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Probabilistic Public keys that support billions of private keys.

Many might muse as to 'why would anyone want a million-bit encryption key'. The thought that AES, ECC or supersingular isogenies are more than enough is certainly prevalent in cyber security. Keeping an open mind and pushing the envelope often takes second seat to the financial rewards in the mainstream. Before diving into the new possibilities that CORAcsi's #PublicKeys, and #privatekeys empower, allow me to present this question:

Why not consider a 'probabilistic' approach that frees all stakeholders from new and unforeseen attack vectors or technologies, such as quantum computers?

If you have read other articles on our #QuantumSafe #encryption, then you already know that #CORAcsi calls these huge encryption keys #MUPs, and acronym for Multiple Use Pads. Sure, these MUPs are just reusable #OTPs, and might just as well be referred to as #Vigenère 3.0, however, there is so much more to these probabilistic encryption keys, which is the reason for today's article. CORAcsi proposes a minimum size of 1 million bits, however, each MUP can and should vary in size. For simplicity this article will consider Public keys having a random size between 150 kB (1.2 million bits) and 1 MB (8 million bits).

What you need to know about CORAfication (encryption using #CORA's MUPs) before embracing our Public/private keys is:

  1. There are 3 basic control structures built into an encryption cycle besides the MUP, they are the mupHeader, the msa (Mup Support Array) and the primary normalization vector (i.e., an AES key, or RSA key, or other normalization control structure).
  2. A single corrupted or missing byte in the MUP or control structures will render the solution completely unusable. Hence each of these 4 structures must be complete and 'properly sequenced' (order matters).
  3. A CORA Public key houses all 4 of these structures. The cumulative size of the mupHeader, msa and normalization vector currently varies between 1 kB and 20 kB.

With this in mind, a single Public key of 150 kB will support billions of private keys. Unlike other public key methodologies in which a single public key matches a single private key, CORAcsi's Public key involves a randomly selected number of bytes taken from the public key, which then results in a unique MUP, mupHeader, msa and normalization vector.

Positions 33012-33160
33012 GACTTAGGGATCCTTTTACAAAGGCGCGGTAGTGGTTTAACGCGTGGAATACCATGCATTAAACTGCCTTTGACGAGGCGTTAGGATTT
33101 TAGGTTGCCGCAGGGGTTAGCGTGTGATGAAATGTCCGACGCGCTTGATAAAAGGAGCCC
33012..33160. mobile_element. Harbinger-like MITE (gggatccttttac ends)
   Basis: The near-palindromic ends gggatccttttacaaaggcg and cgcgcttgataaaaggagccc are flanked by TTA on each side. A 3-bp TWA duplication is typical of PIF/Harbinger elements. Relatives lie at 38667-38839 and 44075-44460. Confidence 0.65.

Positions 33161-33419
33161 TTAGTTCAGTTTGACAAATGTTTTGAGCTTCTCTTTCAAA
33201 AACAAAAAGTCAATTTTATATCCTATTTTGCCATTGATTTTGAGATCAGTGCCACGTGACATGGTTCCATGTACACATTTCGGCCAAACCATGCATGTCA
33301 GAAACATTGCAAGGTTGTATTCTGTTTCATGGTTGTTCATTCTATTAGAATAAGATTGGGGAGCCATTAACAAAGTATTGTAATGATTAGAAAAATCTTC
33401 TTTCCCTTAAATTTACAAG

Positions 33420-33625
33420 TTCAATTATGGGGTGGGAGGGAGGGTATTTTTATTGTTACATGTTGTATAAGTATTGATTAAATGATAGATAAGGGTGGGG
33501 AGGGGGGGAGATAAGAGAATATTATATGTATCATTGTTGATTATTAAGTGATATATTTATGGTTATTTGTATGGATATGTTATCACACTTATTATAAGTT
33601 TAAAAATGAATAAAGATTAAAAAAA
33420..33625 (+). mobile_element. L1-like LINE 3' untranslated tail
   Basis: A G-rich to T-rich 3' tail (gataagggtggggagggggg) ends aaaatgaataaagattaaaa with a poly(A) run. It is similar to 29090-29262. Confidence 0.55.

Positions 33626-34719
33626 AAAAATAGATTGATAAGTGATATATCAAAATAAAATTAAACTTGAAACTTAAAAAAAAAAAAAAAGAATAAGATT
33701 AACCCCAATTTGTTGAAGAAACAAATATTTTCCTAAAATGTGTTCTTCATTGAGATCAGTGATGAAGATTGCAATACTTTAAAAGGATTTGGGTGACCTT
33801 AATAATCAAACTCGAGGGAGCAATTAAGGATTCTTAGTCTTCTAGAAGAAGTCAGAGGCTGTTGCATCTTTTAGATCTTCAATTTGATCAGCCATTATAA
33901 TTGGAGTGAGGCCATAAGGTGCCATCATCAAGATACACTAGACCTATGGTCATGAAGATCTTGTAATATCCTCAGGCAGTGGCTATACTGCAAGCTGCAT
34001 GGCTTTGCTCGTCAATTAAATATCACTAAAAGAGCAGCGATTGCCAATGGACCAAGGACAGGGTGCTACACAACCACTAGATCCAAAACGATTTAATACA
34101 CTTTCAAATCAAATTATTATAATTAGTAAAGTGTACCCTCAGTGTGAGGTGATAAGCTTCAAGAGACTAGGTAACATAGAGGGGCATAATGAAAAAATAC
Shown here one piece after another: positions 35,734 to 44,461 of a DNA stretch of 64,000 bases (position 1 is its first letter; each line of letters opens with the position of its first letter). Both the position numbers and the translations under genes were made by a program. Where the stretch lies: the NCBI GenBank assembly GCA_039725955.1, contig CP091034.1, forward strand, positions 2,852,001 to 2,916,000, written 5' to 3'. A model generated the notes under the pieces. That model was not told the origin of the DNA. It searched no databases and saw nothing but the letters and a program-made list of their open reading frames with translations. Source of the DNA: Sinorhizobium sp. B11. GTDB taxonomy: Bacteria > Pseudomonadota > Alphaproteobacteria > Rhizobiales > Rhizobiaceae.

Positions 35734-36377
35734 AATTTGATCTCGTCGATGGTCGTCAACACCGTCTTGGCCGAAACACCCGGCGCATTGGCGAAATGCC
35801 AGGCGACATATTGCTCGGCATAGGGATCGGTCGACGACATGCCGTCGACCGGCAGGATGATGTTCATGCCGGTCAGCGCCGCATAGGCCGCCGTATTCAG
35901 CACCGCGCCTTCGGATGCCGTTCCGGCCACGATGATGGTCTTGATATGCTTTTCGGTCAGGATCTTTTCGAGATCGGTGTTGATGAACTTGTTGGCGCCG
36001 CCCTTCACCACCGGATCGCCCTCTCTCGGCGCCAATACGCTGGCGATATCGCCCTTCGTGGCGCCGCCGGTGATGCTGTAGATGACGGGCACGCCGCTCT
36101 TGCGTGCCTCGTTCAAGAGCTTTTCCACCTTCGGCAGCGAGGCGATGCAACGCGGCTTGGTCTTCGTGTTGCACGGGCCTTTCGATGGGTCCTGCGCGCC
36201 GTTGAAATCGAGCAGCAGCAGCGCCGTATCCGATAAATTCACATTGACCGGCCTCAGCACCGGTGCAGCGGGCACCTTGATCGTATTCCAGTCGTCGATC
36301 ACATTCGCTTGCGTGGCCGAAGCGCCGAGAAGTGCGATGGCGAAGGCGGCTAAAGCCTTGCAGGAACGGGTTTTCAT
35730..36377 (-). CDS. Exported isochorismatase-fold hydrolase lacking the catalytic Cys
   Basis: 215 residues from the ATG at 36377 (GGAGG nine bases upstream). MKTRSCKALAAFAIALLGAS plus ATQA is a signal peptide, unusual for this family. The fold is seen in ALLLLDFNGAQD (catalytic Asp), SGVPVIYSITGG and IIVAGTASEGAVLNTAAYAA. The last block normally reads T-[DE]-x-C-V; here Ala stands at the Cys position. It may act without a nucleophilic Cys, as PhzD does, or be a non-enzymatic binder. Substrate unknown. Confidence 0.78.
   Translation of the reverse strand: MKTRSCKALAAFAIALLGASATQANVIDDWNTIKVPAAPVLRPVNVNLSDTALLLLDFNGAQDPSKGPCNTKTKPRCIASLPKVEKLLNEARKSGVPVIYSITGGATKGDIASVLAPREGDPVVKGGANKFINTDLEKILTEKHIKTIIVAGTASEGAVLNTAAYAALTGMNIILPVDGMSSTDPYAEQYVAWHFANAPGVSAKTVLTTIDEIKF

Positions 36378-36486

Consider a random selection of 1,000 - 20,000 bytes that are removed to form the control structures for CORA. The remaining bytes form the MUP. Hence every private key will result in a different MUP.

  • The number of permutations without repetition using a minimal public key of 150 kB and a private key of 5 kB exceeds 10^25,843.
  • The number of permutations for a 1 MB public key and 20 kB private key exceeds 10^119,912.

If desired, a unique public-private key combination may both encrypt and decrypt messages. In this sense the term private key refers to a key combination that two users share to enable secure, 'two-way' communication.

If desired, a 'one-way' encryption / decryption may be used by implementing an RSA key pair as the normalization vector. The advantage here is that due to the probabilistic nature of CORA, this RSA key pair may be long lasting. CORA removes the need for ephemeral RSA key pairs.

At this time, SSL or TLS may be used alone, or in conjunction with a separate Diffie-Hellman key exchange, to communicate the randomization vector that will generate the private key. For example:

  1. A unique Public key is available from a website - any trusted authority could host these services, however, allow me to use one of our websites as an example, namely
  2. A registered user would connect to and request a private key.
  3. would generate a random sequence of bytes (randomization vector) which would then be shared securely with the user.
  4. The randomization vector is used by the client to generate a unique MUP, mupHeader, msa and normalizing vector at the client.
  5. This client is now capable of securely encrypting data with one-way, or two-way communication.

It should be noted that if 'one-way' is not selected, then this client may readily encrypt/decrypt files locally, comfortable in the knowledge that the public key is available should the local, private key be corrupted.

Finally, allow me to return to my original question about probabilistic encryption. How and why does probabilistic encryption free stakeholders from unforeseen attacks and technologies?

The bottom line is that with probabilistic encryption, the only attack is a brute force attack, and at one million (and more) bits, there isn't enough time throughout the age of our universe to reliably and consistently break such an encryption key.

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